Hostile Takeover

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In a hostile takeover, a company or an individual seeks to gain control of another company by increasing its stock ownership against the wishes of the management or board of directors of the target company. Once it owns a majority of shares, the acquiring company may place its own managers in control of the target's daily operations. Until the late 1980s, no ad agency had ever attempted or been subjected to a hostile takeover.

During the "creative revolution" of the 1960s, the advertising industry experienced an entrepreneurial explosion as art directors and creative teams deserted large agencies to form their own shops. The enthusiasm for ad agencies carried over onto Wall Street. Between 1962 and 1973, 24 ad agencies went public, selling their private stock to outside investors through initial public offerings.

Among the agencies that went public during this period were Foote, Cone & Belding; Ogilvy & Mather; Interpublic Group of Cos.; J. Walter Thompson Co.; Doyle Dane Bernbach; Batten, Barton, Durstine & Osborne; and Grey Advertising.

By the late 1970s, the investor enthusiasm that had accompanied the early IPOs had given way to tighter ad budgets and lackluster profits. Several agencies went out of business, some reverted to private status and others were acquired by or merged into other companies.

The market for IPOs remained cool well into the late 1990s, but other trends emerged in the industry. The U.S. economy's robust growth in the 1980s fueled activity in mergers and acquisitions, and the ad industry was no exception. U.S. ad agencies grew by acquiring agencies and complementary businesses (such as public relations and marketing research) both at home and overseas to accommodate global clients in need of a full range of services. Those transactions were primarily friendly business deals. Buyers and sellers came together seeking mutually agreeable combinations.

Historic move

In June 1987, WPP Group shocked the world. Led by Chief Executive Martin Sorrell, the British company launched the first hostile takeover of an ad agency: JWT. Within two weeks after the initial tender offer, JWT, which at first opposed the deal, gave in to WPP for $566 million.

JWT had been an attractive target for acquisition. Poor earnings and a highly publicized management upheaval earlier in the year had kept its stock price low. The 123-year-old agency also had a premier client roster that included Eastman Kodak Co., Ford Motor Co., Goodyear Tire & Rubber Co., IBM Corp. and Sears, Roebuck & Co. In addition, it owned the world's largest public relations agency, Hill & Knowlton, as well as other advertising and marketing research companies.

JWT's clients, however, did not sit quietly observing the action. Goodyear, itself a target of a failed takeover attempt, announced its objection to the sale as did Ford. Immediately after the sale, Goodyear put its account in review. Ford moved its international accounts to other agencies but retained JWT for U.S. advertising.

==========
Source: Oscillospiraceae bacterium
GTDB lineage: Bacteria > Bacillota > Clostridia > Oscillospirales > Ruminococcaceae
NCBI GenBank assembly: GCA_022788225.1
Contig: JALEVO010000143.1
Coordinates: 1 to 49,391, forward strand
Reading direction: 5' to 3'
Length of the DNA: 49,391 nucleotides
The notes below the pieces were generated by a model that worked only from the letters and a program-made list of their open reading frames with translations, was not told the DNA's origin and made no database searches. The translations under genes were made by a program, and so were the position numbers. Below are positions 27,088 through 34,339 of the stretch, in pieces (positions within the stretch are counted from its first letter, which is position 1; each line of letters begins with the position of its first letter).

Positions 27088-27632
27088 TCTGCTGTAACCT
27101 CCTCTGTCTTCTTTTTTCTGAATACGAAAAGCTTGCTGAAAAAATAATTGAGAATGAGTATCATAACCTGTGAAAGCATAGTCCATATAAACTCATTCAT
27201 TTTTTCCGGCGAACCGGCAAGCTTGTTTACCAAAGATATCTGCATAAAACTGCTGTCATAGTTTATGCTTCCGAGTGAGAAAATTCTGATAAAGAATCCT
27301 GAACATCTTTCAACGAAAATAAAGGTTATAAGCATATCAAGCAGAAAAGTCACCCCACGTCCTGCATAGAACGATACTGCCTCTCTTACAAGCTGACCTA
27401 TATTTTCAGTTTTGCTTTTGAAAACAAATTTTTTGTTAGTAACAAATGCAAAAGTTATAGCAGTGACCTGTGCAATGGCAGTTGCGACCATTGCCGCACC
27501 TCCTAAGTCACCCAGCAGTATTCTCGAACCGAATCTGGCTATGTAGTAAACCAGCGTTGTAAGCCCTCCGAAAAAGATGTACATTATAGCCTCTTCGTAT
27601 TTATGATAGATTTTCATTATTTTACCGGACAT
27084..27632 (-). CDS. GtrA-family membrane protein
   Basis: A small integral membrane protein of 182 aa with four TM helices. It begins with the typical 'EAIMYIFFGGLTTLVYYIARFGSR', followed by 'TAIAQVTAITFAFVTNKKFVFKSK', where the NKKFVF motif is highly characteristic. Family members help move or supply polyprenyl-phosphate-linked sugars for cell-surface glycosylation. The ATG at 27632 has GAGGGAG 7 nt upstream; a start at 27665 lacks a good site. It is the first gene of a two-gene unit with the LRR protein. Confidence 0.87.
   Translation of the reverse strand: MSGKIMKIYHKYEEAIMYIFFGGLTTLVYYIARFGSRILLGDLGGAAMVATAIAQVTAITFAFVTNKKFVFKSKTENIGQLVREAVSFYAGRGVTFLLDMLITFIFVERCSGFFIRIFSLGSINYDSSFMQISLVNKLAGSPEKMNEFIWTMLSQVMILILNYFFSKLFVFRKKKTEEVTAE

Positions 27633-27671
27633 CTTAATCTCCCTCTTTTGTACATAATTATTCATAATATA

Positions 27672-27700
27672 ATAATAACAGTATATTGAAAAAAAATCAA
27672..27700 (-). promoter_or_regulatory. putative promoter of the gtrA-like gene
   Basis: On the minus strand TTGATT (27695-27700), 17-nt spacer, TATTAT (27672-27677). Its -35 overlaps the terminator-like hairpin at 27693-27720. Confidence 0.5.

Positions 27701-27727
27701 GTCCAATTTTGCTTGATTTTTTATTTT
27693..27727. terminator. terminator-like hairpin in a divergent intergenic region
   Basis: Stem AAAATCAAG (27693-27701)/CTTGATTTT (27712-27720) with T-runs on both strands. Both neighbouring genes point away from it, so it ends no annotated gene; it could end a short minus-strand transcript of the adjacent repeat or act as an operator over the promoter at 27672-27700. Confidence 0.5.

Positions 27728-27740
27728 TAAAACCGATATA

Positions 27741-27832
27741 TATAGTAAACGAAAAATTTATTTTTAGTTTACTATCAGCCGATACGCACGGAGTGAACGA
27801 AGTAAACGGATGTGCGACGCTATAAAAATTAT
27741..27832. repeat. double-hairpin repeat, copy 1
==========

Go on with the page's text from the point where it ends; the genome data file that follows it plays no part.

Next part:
Almost two years after acquiring JWT, WPP struck again. This time the target was Ogilvy Group. In May 1989, Ogilvy disclosed that it had received a letter from WPP offering to buy the company. The agency spurned WPP's offer, saying it was unsolicited and unwelcome. Ogilvy had been prepared for such an action, having adopted a "poison pill" financial strategy designed to protect against advances from unwanted suitors. In the end, however, WPP's offer proved too tempting to reject. Rather than undergo a demoralizing takeover process, Ogilvy agreed to be purchased for $864 million, the highest price ever paid for an ad agency up to that time.

The acquisition of Ogilvy along with JWT aligned two of the world's most reputable ad agencies under one parent, and WPP became the world's largest advertising and communications company. More than half its clients were among the Fortune 500. After WPP's takeover of JWT Group and Ogilvy, such hostile financial maneuvers were not attempted again for eight years.

Thwarted attempt

Not all hostile takeovers end with a satisfied suitor. In December 1997, the French ad giant Publicis announced a $268 million hostile bid for True North Communications, a Chicago-based company that owned FCB. FCB's clients included AT&T, S.C. Johnson & Son and Levi Strauss & Co.; Nestle and L'Oreal were among key clients of Publicis. The two agency holding companies had entered into a joint venture in 1989. The relationship soured, however, and ended in 1997, leaving the two bitter rivals. Despite the separation, Publicis retained its 18.5% stake in True North.

True North executives rejected the 1997 merger proposal and instead authorized the acquisition of privately owned agency Bozell, Jacobs, Kenyon & Eckhardt. Publicis opposed the acquisition, claiming that the deal was too expensive and would not help True North expand internationally. One FCB client, S.C. Johnson, said it would leave the agency if the takeover attempt by Publicis were successful.

After a series of legal and financial maneuvers by both companies, the courts restricted Publicis from interfering with the acquisition and from pursuing its offer. True North's shareholders voted to acquire Bozell several days later.

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